Iraqi children ordered back to school amid Covid-19 fears

Iraqi Education Ministry orders children back to school as Health Ministry warns of Covid-19 spread
3 min read
08 August, 2021
The Iraqi Ministry of Education said that all children would return to school after the summer holidays, while Health Ministry officials warned that this could increase the spread of Covid-19.
Iraq is currently recording thousands of Covid-19 infections every day [Getty]

Iraq has announced that all school children will be sent back to the classroom at the start of the academic year, despite the threat of a further spread of Covid-19

The decision by Iraq’s Ministry of Education was made, however, as officials from the country’s Ministry of Health warned that the health system was on the verge of collapse and that the situation in the country was not conducive for a return of students to schools.

“The next academic year will be in complete attendance, and the educational and teaching staff must take the vaccine,” said Ali Hamid Al-Dulaimi, Iraq’s Minister of Education

Al-Dulaimi also stressed the “the importance of adhering to preventive and health measures in schools" and said that the ministry was "making efforts for that.”

The Education Ministry did not confirm a specific date for the return of children to school, but did say that vaccines will be administered in the coming period. 

A spokesperson for the Ministry of Education said that they will coordinate with the Health Ministry on testing and that “any student who feels unwell must get test results from the health centre indicating their condition.”

However, officials at the Ministry of Health said that the current situation in the country does not lend itself to the restarting of schools, given the high risk of infection, and the impossibility of vaccinating more than 10 million students in the one month remaining of the summer holidays.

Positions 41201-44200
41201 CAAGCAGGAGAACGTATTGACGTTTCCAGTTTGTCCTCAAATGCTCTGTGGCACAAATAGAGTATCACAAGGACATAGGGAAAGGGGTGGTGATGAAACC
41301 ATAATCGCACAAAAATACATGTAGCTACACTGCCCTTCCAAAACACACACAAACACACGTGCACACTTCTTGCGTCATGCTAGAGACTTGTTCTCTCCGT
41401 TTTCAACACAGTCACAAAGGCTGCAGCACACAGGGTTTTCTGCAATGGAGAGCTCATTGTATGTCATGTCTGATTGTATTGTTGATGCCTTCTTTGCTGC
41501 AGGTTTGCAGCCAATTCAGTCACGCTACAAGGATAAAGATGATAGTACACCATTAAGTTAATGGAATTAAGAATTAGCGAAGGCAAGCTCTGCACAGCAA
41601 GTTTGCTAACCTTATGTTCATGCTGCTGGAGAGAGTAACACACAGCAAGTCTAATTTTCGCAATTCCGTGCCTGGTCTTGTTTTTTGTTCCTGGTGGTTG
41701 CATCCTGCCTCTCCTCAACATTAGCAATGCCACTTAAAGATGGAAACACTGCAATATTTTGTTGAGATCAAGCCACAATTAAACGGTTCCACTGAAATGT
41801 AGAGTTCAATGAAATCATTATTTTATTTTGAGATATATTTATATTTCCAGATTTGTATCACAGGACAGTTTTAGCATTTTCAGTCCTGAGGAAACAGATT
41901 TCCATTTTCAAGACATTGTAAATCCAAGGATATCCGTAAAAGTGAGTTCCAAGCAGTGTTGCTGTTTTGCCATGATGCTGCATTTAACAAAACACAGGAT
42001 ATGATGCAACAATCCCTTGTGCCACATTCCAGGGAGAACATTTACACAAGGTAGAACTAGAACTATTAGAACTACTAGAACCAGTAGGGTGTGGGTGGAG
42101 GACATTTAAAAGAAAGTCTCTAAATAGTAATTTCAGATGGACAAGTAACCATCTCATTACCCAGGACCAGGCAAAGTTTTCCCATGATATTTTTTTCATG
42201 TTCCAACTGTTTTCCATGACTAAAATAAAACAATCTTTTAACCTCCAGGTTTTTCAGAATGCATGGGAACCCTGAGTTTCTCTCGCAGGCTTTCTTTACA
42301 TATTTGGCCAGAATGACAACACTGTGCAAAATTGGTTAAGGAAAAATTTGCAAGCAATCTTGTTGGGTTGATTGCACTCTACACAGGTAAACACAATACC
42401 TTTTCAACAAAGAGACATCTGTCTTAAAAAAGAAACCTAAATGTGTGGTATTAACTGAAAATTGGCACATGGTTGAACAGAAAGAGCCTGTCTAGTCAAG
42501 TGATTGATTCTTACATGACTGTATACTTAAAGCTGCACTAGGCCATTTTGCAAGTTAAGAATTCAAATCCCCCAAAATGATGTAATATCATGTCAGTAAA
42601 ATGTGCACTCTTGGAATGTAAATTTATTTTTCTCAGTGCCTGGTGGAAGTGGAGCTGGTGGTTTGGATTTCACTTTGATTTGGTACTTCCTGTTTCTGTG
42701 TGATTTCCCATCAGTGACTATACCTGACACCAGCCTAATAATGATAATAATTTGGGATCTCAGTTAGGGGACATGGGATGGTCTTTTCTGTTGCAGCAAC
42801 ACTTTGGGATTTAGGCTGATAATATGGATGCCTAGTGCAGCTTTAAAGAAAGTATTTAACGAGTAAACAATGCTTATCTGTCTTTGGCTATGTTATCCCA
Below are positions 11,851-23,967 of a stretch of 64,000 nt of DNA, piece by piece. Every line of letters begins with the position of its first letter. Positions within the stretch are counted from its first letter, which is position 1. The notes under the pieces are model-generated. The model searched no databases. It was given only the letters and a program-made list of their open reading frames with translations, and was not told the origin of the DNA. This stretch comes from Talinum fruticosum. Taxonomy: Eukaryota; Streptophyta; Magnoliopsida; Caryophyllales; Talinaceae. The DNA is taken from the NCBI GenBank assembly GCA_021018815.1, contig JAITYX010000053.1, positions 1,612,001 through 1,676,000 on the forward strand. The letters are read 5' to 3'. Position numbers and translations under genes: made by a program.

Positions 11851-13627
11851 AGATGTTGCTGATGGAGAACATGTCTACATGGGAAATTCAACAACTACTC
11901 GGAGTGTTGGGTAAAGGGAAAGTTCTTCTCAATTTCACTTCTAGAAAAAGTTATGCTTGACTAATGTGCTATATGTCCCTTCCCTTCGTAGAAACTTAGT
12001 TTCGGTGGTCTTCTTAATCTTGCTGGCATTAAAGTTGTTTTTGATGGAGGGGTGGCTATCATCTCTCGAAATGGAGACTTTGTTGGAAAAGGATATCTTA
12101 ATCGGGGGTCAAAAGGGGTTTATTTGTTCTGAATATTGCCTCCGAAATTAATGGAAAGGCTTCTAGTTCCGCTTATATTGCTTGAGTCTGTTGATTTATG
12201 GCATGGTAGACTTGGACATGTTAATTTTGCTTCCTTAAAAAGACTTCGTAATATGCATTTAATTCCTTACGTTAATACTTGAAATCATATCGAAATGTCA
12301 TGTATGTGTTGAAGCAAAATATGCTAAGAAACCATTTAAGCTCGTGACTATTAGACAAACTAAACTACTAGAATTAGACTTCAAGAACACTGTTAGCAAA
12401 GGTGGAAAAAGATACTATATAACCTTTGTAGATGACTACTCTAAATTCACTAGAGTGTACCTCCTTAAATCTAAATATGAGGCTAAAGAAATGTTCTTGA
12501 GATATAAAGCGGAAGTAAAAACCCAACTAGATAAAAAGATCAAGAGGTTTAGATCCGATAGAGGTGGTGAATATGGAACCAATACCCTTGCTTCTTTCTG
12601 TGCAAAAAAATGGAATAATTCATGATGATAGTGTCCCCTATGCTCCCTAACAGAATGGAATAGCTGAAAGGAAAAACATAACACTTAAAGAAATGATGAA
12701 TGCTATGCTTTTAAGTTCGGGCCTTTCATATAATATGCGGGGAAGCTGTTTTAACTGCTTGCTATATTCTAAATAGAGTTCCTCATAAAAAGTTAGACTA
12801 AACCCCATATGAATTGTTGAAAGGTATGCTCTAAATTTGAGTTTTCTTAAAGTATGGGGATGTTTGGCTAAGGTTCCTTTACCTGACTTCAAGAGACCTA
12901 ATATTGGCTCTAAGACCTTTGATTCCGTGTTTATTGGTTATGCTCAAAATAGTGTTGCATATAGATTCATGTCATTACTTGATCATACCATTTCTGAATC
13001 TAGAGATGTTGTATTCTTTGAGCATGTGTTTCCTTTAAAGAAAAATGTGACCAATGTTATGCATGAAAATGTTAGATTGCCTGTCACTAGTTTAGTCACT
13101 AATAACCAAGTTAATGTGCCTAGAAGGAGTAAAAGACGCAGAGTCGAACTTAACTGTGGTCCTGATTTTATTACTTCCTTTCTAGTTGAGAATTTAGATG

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“The number of infections and the current speed of the virus's spread has reached its most dangerous stage, and any return to schools will be very dangerous, unless the health situation improves, and the speed of the epidemic is controlled,” an official at the Ministry of Health told The New Arab’s Arabic-language service.

“The problem also lies in the inability to control the students, and force them to abide by preventive measures, as well as the fact that primary school aged children are not prepared to receive the vaccine,” the official added.

The official called on the Health Ministry to “study the decision in all its aspects” and remain patient. 

Iraq’s seven day average for new daily infections is currently 11,109, with the country hitting a weekly high of 12,734 new cases on Monday. 

To date, Iraq has recorded 1.7 million infections and 19,146 deaths. 

Iraqi parents have also expressed disquiet about the decision. 

“The decision has increased our fears. The Ministry [of Education] should be more careful about students, and its decisions should be issued in coordination with the Ministry of Health,” Ghaleb Al-Khuzaie, a father of two schoolchildren, told The New Arab's Arabic-language service.